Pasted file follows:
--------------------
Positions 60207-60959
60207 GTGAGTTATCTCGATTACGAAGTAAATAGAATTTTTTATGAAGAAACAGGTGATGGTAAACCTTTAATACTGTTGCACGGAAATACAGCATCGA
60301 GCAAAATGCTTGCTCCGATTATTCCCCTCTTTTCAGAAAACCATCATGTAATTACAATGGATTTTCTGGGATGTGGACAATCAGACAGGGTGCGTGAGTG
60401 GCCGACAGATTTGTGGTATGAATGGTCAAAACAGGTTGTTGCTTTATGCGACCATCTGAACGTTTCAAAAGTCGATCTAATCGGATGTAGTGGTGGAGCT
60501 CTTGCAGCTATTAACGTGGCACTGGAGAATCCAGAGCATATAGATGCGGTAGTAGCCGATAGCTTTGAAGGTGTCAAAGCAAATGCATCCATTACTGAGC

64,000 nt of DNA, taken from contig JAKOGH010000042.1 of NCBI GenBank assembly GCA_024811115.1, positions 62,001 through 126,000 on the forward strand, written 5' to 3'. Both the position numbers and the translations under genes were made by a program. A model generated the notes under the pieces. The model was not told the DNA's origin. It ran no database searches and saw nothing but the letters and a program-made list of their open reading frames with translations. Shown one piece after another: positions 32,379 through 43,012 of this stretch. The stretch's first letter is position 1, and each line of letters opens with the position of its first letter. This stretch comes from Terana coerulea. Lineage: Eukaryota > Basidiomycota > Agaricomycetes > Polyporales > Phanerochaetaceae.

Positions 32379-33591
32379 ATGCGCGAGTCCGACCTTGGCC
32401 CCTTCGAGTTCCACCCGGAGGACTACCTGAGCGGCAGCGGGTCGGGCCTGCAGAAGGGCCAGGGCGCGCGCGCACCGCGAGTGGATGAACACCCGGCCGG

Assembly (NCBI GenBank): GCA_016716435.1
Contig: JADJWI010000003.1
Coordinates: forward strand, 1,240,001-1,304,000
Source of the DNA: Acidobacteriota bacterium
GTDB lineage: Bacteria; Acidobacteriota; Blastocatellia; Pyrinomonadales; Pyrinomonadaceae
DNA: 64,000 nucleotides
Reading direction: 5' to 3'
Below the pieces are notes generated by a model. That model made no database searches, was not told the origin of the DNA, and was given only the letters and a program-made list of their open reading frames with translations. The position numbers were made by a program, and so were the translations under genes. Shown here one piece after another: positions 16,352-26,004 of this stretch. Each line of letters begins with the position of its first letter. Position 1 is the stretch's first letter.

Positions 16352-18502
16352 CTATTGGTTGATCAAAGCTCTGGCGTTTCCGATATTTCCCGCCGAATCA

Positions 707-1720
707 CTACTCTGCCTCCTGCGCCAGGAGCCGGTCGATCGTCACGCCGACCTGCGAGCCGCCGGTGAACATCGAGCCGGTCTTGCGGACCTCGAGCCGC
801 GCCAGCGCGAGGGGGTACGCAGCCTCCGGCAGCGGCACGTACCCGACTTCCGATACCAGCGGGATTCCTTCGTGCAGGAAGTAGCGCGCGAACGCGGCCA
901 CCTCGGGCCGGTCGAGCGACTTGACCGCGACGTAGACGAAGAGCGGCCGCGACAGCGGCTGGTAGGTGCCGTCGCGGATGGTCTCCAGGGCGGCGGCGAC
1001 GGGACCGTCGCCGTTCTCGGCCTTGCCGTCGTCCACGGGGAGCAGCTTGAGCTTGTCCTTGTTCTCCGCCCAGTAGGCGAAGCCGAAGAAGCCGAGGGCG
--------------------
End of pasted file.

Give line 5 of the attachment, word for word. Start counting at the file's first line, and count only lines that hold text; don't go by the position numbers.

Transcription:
60501 CTTGCAGCTATTAACGTGGCACTGGAGAATCCAGAGCATATAGATGCGGTAGTAGCCGATAGCTTTGAAGGTGTCAAAGCAAATGCATCCATTACTGAGC